LARGO, Md. (DC News Now) — In Prince George’s County, Council members are required to vote and pass legislation in person. This week the council took a vote to change that rule – which would allow them to vote virtually – but it did not pass.
With the council having their first-ever pregnant member, who’s expecting to give birth next month, she now won’t be able to vote unless she’s there in person.
“I was angry, disappointed, shocked. Angry because I think that the issue became more about making sure that I don’t have access or the ability to vote,” said District 7 Council Member Krystal Oriadha.
When Prince George’s County was under a state of emergency for the COVID-19 pandemic, Council Members were allowed to attend sessions and vote virtually. Since it’s been lifted, they’ve required members to vote in person, which makes it difficult for Oriadha. She says she was hoping to vote on legislation virtually while staying and home and taking care of her newborn.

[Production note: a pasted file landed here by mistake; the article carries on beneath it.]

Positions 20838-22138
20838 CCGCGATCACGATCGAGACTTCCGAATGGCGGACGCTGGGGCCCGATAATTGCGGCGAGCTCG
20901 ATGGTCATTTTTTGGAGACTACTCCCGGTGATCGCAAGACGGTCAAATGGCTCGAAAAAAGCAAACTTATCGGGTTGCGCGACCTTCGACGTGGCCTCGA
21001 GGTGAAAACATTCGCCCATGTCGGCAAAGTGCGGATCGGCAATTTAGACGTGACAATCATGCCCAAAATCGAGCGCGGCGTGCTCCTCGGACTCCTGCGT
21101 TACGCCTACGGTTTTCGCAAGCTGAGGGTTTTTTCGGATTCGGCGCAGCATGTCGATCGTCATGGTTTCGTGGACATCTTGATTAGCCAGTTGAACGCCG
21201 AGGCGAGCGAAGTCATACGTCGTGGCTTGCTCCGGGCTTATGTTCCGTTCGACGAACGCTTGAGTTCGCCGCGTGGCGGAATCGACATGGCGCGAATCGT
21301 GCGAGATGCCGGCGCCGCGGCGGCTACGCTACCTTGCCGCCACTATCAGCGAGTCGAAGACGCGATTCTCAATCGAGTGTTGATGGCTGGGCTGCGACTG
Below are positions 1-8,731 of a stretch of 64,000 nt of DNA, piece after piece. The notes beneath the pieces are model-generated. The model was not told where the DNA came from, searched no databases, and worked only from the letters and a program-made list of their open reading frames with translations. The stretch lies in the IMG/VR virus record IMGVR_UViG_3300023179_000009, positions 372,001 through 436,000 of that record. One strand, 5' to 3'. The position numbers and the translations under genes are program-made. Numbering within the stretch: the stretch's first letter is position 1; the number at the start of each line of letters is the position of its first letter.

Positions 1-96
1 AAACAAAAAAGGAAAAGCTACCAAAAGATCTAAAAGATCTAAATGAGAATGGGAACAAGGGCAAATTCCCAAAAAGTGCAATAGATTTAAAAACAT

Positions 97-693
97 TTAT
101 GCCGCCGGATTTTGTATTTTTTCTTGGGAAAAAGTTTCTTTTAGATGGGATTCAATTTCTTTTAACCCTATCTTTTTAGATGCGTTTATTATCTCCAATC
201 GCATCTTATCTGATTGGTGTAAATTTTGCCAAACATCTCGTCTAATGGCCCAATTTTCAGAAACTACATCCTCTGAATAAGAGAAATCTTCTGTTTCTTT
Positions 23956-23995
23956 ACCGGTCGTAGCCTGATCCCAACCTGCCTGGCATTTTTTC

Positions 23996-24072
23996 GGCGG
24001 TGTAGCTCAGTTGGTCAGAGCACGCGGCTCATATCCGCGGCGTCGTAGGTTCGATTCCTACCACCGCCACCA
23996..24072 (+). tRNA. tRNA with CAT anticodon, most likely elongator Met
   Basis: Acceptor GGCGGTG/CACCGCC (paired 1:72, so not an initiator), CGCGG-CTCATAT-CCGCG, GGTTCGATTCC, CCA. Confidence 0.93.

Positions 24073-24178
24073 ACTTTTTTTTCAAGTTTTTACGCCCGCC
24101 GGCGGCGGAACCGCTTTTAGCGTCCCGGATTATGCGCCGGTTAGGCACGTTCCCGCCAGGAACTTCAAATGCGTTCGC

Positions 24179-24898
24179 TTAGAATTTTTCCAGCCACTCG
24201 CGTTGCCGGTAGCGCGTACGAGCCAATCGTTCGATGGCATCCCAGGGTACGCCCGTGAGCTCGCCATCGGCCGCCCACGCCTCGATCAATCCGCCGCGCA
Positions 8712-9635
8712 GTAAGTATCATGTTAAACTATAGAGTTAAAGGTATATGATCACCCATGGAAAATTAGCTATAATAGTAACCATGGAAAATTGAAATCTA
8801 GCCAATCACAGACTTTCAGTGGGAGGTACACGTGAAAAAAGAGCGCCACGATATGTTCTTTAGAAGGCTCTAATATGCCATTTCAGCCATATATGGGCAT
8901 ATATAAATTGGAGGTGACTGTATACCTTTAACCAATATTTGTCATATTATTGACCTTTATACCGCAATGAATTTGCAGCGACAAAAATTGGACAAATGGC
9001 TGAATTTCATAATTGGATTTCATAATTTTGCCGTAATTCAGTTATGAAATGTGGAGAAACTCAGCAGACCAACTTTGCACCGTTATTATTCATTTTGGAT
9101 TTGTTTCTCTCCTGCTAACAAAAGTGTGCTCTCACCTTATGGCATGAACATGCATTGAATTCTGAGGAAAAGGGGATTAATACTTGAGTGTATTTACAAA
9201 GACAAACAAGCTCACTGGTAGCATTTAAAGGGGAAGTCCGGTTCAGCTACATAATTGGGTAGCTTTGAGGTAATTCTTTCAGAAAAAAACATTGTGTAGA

“There is nothing in the rules currently right now around parental leave or maternity leave, nothing,” she said.
Some members who voted against the change had strong opinions.
District 2 Council Member Wanika Fisher, who was formerly a Maryland State House Representative, shared that her former colleagues still attended sessions in person despite giving birth.
“I had two colleagues give birth and be in Annapolis the entire legislative session. Not only [did] she give birth but she was also on crutches and there was no exception,” said Fisher.
“Since December I’ve sat in this chair and listened to your moralistic, holier-than-thou comments,” said Council Member At-Large Calvin Hawkins towards Oriadha during the council meeting. “We are a county council of 11, you all since December made it a county council of six. Let’s set the record straight and talk real talk.”
Oriadha says times are changing, and being able to vote virtually is bigger than her pregnancy.
“What happens if a member is sick, hospitalized? What if we have members where their spouses or loved ones are hospitalized? We can make reasonable accommodations that allows for a entire community not to lose their voice and their vote,” she said.
For now, she says she’ll make accommodations to vote in person but she’s not giving up on allowing virtual voting to be an option.